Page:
Looking back at our travels through Argentina, it is a amazing what a vast country it is, and how different it can look. Before driving through large parts of the country, I really didn’t understand how big it is. To add some scale here: Argentina is the size of India. To be noted is that while India has 1.2 Billion people, Argentina has 41 million, half of whom live in and around Buenos Aires. So, not just a large country, in most parts a very empty country.
We’ve been in NW Argentina since the 27th of April when we left Mendoza. This part of the country is very different from the pampas like nature south of Mendzoa, and the big country of Patagonia. NW Argentina is similar to Colorado / Utah / Arizona: dry, some spectacular rock formations, and cactus.
Driving North from Mendoza, we visited three National Parks: Ischigualasto, Talampaya, and Los Cardones. (Actually Ischigualasto is only a provincial park, but it was pretty enough to be a NP).
Ischigualasto is known for its rock formations, its cool round rocks, and its dinosaur fossils. Unfortunately the only way to see the park is in a caravan of cars – a roughly three hour tour. We both wished we could have driven by ourselves as we are not used to crowds, and having to adhere to someone else’s schedule is constraining.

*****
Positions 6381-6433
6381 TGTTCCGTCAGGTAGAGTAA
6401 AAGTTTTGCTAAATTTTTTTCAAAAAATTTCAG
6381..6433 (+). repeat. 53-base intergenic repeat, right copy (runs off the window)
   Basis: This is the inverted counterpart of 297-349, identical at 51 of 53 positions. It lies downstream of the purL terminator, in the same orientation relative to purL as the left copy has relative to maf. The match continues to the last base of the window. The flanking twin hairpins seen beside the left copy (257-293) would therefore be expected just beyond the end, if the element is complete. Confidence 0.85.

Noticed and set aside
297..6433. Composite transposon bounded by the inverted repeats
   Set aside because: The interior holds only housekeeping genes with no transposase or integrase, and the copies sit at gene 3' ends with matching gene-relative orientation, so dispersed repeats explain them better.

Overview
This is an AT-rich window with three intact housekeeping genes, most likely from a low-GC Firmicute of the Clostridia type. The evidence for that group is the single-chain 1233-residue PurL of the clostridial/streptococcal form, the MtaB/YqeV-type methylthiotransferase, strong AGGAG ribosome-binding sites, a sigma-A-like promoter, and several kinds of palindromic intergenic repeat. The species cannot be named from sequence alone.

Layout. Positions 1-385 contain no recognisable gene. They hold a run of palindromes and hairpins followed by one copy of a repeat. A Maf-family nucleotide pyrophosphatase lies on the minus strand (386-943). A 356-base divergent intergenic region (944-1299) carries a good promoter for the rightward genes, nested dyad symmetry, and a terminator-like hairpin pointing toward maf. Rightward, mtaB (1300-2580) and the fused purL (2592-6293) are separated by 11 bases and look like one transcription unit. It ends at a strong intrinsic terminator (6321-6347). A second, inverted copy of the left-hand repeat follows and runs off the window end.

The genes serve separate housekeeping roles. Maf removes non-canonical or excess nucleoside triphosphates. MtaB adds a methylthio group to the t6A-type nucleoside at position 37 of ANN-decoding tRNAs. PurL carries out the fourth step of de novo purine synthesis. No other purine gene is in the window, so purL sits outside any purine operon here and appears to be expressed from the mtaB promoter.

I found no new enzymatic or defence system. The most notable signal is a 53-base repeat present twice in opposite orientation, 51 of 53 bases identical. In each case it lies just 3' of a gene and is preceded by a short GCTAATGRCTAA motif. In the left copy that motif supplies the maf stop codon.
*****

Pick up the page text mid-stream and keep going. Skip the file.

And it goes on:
Talampaya NP lies right across the road from Ischigualasto, and is a UNESCO World Heritage Site. The word Talampaya means “dry river with trees” in Quechua, the native indian language. It is beautiful. It is also quite popular and was well attended on the day we were there. And attended by locals.
The last National Park is Los Cardones, the Candelabras, so name for its cacti. For us it was “just” a park we drove through on our way from Cachi to Salta, but it provided some pretty views.
The gorgeous views are not limited to within the National Parks, just driving down the road can be stunning: